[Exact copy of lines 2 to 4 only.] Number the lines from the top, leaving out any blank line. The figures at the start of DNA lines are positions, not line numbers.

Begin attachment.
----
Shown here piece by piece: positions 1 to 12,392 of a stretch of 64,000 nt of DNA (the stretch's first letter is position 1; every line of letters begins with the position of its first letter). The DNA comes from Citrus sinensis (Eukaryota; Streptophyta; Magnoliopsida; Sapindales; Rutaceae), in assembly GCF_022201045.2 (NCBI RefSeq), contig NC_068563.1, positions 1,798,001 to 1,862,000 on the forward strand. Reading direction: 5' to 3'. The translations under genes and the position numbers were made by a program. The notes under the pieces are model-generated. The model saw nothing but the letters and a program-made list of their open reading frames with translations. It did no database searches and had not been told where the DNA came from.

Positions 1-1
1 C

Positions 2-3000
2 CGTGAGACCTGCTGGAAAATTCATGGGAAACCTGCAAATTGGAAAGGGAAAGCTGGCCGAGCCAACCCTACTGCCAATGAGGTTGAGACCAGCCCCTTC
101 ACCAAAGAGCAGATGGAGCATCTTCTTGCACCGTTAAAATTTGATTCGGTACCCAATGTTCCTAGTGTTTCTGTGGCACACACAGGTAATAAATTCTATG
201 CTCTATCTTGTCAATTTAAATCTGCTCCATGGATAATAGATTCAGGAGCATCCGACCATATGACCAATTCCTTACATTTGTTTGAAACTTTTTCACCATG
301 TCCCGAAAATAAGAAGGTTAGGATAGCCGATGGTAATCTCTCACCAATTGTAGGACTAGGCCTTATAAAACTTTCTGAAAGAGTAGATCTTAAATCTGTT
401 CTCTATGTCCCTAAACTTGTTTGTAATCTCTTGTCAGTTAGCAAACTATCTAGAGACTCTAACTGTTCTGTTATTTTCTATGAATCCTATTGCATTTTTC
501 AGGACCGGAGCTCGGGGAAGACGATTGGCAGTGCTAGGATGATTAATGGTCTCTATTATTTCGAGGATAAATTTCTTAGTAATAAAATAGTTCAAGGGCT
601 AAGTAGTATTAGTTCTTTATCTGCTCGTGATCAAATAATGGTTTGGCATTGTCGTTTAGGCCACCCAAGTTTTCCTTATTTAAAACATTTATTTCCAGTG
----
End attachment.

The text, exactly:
Positions 1-1
1 C

Positions 2-3000